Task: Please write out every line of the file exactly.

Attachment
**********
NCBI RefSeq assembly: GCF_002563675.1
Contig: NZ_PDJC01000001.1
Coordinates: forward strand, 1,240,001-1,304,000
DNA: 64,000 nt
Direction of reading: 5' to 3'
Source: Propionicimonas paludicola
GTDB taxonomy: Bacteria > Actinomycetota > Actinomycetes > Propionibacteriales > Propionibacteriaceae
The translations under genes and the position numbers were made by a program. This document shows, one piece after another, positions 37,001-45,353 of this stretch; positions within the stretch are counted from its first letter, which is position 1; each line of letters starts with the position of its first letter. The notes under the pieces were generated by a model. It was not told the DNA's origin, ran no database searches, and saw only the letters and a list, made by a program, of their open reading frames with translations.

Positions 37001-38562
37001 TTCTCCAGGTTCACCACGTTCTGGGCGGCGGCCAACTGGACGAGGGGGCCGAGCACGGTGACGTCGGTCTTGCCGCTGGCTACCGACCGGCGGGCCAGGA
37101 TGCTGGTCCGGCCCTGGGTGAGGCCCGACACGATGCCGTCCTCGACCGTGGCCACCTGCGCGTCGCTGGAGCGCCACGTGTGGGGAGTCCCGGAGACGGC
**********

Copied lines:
NCBI RefSeq assembly: GCF_002563675.1
Contig: NZ_PDJC01000001.1
Coordinates: forward strand, 1,240,001-1,304,000
DNA: 64,000 nt
Direction of reading: 5' to 3'
Source: Propionicimonas paludicola
GTDB taxonomy: Bacteria > Actinomycetota > Actinomycetes > Propionibacteriales > Propionibacteriaceae
The translations under genes and the position numbers were made by a program. This document shows, one piece after another, positions 37,001-45,353 of this stretch; positions within the stretch are counted from its first letter, which is position 1; each line of letters starts with the position of its first letter. The notes under the pieces were generated by a model. It was not told the DNA's origin, ran no database searches, and saw only the letters and a list, made by a program, of their open reading frames with translations.

Positions 37001-38562
37001 TTCTCCAGGTTCACCACGTTCTGGGCGGCGGCCAACTGGACGAGGGGGCCGAGCACGGTGACGTCGGTCTTGCCGCTGGCTACCGACCGGCGGGCCAGGA
37101 TGCTGGTCCGGCCCTGGGTGAGGCCCGACACGATGCCGTCCTCGACCGTGGCCACCTGCGCGTCGCTGGAGCGCCACGTGTGGGGAGTCCCGGAGACGGC